Yesterday, (Sunday) I found myself shouting at the radio. My dander was up, 'it' was just so wrong. I don't suppose I am the only one to get annoyed with an inanimate object.
There is a radio programme called 'Profile', during which some individual, not necessarily an amazing celebrity or anything, has the outline of the their life and marvellous activities almost laid bare. Some of the narrations are done well. A few are not. When that happens, why bother to broadcast the programme? The answer is, it probably filled a blank slot, or, stepped into a breach.
I digress just a little. The latest offering drifted through the waves via the sound of a 'bored-caster', who, was exceedingly ignorant about place names in the United Kingdom. The BBC used to have a pronunciation unit. With the example of this programme, I can only assume, the unit has been axed. Surely though, there must have been someone around who could have picked up on the glaring error.
So, there I was shouting, "Y-O-U D-O N-O-T S-A-Y I-T L-I-K-E T-H-A-T!!" The guy who was being profiled, was born in Scotland in a place that was mispronounced, and he went to school in that mispronounced locality. And the next mis-pronunciation heard me shouting in sheer frustration, "You say it like this!" ........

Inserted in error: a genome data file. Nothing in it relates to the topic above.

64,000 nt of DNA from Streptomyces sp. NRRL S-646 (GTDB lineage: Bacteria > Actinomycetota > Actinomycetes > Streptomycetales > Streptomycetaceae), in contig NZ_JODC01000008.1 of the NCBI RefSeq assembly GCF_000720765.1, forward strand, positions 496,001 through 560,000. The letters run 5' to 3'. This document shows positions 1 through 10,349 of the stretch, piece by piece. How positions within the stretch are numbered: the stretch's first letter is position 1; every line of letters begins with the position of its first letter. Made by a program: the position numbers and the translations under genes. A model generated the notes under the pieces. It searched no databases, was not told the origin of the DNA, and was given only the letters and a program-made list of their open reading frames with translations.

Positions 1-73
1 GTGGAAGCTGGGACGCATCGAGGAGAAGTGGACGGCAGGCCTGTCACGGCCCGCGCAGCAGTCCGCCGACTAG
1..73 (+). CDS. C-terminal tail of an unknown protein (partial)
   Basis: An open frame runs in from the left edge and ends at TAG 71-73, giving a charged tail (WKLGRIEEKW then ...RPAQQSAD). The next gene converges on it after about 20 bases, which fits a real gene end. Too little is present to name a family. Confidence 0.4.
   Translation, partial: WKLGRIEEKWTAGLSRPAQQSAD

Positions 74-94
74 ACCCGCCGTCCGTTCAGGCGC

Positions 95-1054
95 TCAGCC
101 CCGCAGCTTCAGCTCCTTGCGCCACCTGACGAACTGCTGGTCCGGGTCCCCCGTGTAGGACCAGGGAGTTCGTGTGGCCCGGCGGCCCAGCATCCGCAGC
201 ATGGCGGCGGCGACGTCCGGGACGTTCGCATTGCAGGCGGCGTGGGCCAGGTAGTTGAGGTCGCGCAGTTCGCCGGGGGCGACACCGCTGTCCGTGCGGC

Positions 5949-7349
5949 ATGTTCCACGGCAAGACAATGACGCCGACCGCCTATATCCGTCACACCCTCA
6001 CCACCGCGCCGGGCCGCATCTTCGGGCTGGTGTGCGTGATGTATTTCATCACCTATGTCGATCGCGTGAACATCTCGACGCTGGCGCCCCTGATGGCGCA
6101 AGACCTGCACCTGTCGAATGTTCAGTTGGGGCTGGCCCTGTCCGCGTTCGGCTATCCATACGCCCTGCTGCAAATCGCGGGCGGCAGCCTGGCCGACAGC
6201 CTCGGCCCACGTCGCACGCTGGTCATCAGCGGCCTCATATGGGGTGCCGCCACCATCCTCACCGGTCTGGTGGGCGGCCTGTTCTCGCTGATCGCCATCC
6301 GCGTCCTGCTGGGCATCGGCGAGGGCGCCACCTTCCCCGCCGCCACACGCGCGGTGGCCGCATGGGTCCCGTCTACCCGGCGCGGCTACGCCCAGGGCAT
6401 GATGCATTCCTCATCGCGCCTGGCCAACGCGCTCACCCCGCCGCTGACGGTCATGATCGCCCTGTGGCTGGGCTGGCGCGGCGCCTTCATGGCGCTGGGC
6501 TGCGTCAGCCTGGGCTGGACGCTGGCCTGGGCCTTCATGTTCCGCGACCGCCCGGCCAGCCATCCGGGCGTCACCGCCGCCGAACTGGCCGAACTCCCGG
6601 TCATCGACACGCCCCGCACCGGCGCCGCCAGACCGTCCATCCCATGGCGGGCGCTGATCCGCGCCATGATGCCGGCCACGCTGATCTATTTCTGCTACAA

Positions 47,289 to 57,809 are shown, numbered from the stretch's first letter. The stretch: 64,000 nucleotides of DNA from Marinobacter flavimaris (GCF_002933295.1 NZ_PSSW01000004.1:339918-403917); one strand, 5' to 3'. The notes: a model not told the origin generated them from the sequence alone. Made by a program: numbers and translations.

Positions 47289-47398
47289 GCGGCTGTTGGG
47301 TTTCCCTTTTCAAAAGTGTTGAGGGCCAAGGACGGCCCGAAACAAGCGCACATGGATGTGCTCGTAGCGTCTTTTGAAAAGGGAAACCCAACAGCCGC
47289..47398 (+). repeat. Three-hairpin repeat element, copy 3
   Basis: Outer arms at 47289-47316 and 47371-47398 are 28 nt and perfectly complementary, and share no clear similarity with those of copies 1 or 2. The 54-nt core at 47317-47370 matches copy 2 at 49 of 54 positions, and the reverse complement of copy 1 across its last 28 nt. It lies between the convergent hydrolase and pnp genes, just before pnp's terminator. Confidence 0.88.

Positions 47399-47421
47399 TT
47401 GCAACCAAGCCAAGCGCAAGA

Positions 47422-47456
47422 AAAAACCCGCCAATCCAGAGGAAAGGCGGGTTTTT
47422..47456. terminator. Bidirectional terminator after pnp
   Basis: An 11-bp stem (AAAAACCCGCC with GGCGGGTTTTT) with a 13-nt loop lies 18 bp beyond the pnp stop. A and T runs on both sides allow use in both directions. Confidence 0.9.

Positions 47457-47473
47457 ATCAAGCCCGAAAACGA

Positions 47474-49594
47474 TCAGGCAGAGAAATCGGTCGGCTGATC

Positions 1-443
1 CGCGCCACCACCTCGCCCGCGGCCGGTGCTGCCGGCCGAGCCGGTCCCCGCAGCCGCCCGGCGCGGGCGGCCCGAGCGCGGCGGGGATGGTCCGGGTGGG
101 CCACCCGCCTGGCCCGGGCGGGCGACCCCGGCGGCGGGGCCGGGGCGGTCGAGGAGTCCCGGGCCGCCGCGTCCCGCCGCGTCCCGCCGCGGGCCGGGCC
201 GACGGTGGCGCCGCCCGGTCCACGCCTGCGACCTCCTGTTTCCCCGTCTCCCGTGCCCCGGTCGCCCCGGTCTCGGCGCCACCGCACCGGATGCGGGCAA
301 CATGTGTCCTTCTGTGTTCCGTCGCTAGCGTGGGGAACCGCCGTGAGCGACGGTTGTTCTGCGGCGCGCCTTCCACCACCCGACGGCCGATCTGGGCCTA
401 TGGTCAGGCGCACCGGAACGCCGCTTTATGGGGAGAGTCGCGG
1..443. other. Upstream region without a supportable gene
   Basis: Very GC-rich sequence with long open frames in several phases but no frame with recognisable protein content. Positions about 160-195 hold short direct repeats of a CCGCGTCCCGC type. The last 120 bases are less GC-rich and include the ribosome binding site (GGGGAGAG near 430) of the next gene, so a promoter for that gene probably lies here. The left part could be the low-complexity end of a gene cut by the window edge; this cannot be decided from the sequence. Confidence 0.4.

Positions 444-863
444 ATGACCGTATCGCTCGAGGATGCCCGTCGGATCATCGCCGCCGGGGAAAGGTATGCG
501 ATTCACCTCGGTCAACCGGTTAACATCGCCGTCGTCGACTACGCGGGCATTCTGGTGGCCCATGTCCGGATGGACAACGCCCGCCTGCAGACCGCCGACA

John Sergeant, of more recent dubious T.V. ballroom dancing prancing renown, than broadcasting prowess, it was inexcusable of you to tell us that your subject had been born in 'Ban-tchory'. Talk about a talent for complete name distortion, you had it, and in spades. According to you, the guy grew up in 'Ban-tchory', in Scotland, and had also been to school in 'Ban-tchory'.
Take note John Sergeant and the British Broadcasting Corporation; the 'ch' in Banchory is pronounced like a 'k', thus, Mr Seargeant, the place name should have been pronounced, Bank_ory... Banchory, nestles in Aberdeenshire. Your producers should have done their homework, and got you to correct yours. Quality assurance was woefully adrift.